Levels of Preparation

Prior to a candidate entering major seminary, the Director of Seminarians does a final full assessment of the candidate. Part of this assessment is a review of all of his material by the Seminary Advisory Board and a recommendation to Archbishop Jackels. Archbishop Jackels makes the final decision. A seminarian at this point can be called to candidacy or any time during seminary prior to his diaconate ordination. Once a seminarian is officially accepted by the Archdiocese of Dubuque and enters major seminary, the seminarian celebrates liturgical milestones along the way. A seminarian is officially installed as an acolyte and lector. At the end of his third year or during the beginning of his fourth year, the seminarian is ordained to the diaconate. Finally, celebrating God’s call and the culmination of his formation, a seminarian is called to be ordained to the priesthood for the Archdiocese of Dubuque by Archbishop Jackels. The entire formation for the priesthood can take from 4 years to 8 years, depending upon the state in life of the candidate when he begins. For more information on any of the following, click on the following drop-downs:

 

Candidacy

The rite of admission to candidacy for ordination as deacons and priests is celebrated when there is clear evidence that the aspirants’ properly formed intention has sufficiently matured. The aspirants must make a public expression of the intention to receive holy orders. The bishop, in turn, or the major superior of a clerical religious institute, gives the public acceptance of this intention.

The understanding of being admitted as a candidate can be best understood by the suggested homily the Rite for the Admission to Candidacy provides (39-40).

The homily is as follows:

Dear brethren in Christ, our brothers stand here today in the presence of the Church, recommended to us and to you for admission among the candidates for holy orders.

Christ gave this command: “Ask the Lord of the harvest to send laborers into his harvest.” Our brothers know the Lord’s concern for his flock, they see the needs of the Church, and they feel ready to respond generously to the Lord in the words of the prophet: “Here I am, send me forth.” They put their hope in the Lord, trusting that they may answer his call faithfully.

This call from the Lord should be recognized and understood from the daily signs which reveal God’s will to men of discernment. When God chooses men to share in the ordained priesthood of Christ, he moves and helps them by his grace. At the same time, he entrusts us with the task of calling suitable and approved candidates and of consecrating them by a special seal of the Holy Spirit to the ministry of God and of the Church. By the sacrament of holy orders they will be appointed to share in the ministry of salvation that Christ accomplished in the world. When the time comes, they will be given a part in our ministry of service to the Church, and build up by word and sacrament the Christian communities to which they will be sent.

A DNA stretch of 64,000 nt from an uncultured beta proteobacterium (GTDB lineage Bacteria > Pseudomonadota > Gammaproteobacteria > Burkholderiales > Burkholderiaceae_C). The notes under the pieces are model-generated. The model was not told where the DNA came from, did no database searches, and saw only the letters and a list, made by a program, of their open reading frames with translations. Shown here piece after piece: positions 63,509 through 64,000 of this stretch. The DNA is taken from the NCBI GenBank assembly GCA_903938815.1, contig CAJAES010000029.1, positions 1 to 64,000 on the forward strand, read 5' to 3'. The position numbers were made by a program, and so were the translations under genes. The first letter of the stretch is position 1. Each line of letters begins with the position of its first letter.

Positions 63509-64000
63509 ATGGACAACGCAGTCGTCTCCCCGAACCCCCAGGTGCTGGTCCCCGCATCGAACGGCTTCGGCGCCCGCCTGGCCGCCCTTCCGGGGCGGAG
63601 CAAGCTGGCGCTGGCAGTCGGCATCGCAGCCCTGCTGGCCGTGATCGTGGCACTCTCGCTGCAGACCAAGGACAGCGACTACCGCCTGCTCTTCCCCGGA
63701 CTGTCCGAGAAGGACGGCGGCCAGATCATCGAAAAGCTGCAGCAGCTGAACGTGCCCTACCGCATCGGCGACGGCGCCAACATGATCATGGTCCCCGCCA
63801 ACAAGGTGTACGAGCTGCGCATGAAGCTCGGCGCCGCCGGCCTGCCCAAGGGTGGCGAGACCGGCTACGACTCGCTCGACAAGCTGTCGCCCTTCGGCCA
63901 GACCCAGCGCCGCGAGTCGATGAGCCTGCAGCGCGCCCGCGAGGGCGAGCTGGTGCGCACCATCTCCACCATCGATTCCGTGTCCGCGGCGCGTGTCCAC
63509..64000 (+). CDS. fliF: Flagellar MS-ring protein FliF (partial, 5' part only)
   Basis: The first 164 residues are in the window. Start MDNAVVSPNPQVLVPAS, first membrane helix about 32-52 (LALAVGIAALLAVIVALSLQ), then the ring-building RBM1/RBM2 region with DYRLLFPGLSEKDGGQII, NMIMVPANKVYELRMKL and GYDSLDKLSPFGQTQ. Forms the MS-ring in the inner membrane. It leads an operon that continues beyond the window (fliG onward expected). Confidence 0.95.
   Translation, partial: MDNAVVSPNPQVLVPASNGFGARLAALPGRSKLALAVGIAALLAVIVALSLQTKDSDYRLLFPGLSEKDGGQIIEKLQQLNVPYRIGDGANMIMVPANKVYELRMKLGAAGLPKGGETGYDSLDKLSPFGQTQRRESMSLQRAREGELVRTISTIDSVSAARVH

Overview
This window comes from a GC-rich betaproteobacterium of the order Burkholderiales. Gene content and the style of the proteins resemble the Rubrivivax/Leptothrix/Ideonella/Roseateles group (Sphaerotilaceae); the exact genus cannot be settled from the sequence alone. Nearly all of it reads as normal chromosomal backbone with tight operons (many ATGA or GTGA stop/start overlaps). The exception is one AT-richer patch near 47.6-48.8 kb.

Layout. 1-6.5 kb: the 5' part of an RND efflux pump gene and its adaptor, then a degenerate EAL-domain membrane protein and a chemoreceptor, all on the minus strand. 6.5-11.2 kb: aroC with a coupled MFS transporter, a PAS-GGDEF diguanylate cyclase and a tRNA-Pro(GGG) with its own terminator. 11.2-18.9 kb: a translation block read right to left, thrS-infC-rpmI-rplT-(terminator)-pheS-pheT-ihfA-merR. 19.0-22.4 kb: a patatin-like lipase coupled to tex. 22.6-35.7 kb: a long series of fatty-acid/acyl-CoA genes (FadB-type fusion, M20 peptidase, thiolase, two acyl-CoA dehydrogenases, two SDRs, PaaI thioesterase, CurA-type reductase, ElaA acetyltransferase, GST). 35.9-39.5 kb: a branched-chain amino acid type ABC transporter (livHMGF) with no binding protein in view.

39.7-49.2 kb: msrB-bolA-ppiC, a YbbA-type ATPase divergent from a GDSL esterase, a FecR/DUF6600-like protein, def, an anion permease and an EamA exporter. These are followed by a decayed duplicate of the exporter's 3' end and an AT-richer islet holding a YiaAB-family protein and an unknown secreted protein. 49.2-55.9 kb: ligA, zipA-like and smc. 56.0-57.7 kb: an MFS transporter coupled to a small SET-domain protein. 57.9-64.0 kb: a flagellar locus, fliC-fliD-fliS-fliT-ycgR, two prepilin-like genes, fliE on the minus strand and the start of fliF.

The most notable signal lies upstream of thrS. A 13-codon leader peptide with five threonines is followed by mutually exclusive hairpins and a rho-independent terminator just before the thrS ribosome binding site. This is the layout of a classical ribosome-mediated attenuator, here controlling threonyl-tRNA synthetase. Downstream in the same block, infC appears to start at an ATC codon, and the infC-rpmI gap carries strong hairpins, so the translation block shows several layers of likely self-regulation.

Our brothers here have already begun their preparation so that later they may be called to ordination by the bishop. Day by day they will learn to live the life of the Gospel and deepen their faith, hope, and love. In the practice of these virtues they will gain the spirit of prayer and grow in zeal to win the world to Christ.

Urged on by his love and strengthened by the Holy Spirit, they have come here to declare in public their desire to bind themselves to the service of God and of mankind.

When each one is called by name, he should come forward and declare his intention before the Church assembled here.

 


 

Installation as Acolyte

Prior to the Second Vatican Council (1962-1965) multiple levels of “orders” were included in the preparation for the priesthood. After assessing the normative directions of the Second Vatican Council, Pope Paul VI laid out the following directive: “Two ministries, adapted to present-day needs, are to be preserved in the whole Latin Church, namely, those of reader (lector) and acolyte” (Apostolic Letter: Issued MOTU PROPRIO by which the Discipline of First Tonsure, Minor Orders, and Subdiaconate in the Latin Church is Reformed, 4).

The understanding of being installed as an acolyte can be best understood by the suggested homily the Rite for the Institution of Acolyte provides (15-16).

The homily is as follows:

Dear sons in Christ, as people chosen for the ministry of acolyte, you will have a special role in the Church’s ministry. The summit and source of the Church’s life is the eucharist, which builds up the Christian community and makes it grow. It is your responsibility to assist priests and deacons in carrying out their ministry, and as special ministers to give holy communion to the faithful at the liturgy and to the sick. Because you are specially called to this ministry, you should strive to live more fully by the Lord’s sacrifice and to be molded more perfectly in its likeness. You should seek to understand the deep spiritual meaning of what you do, so that you may offer yourselves daily to God as spiritual sacrifices acceptable to him through Jesus Christ.

In performing your ministry bear in mind that, as you share the one bread with your brothers and sisters, so you form one body with them. Show a sincere love for Christ’s Mystical Body, God’s holy people, and especially for the weak and the sick. Be obedient to the commandment which the Lord gave to his apostles at the Last Supper: “Love one another as I also have loved you.”

 


 

Installation as Lector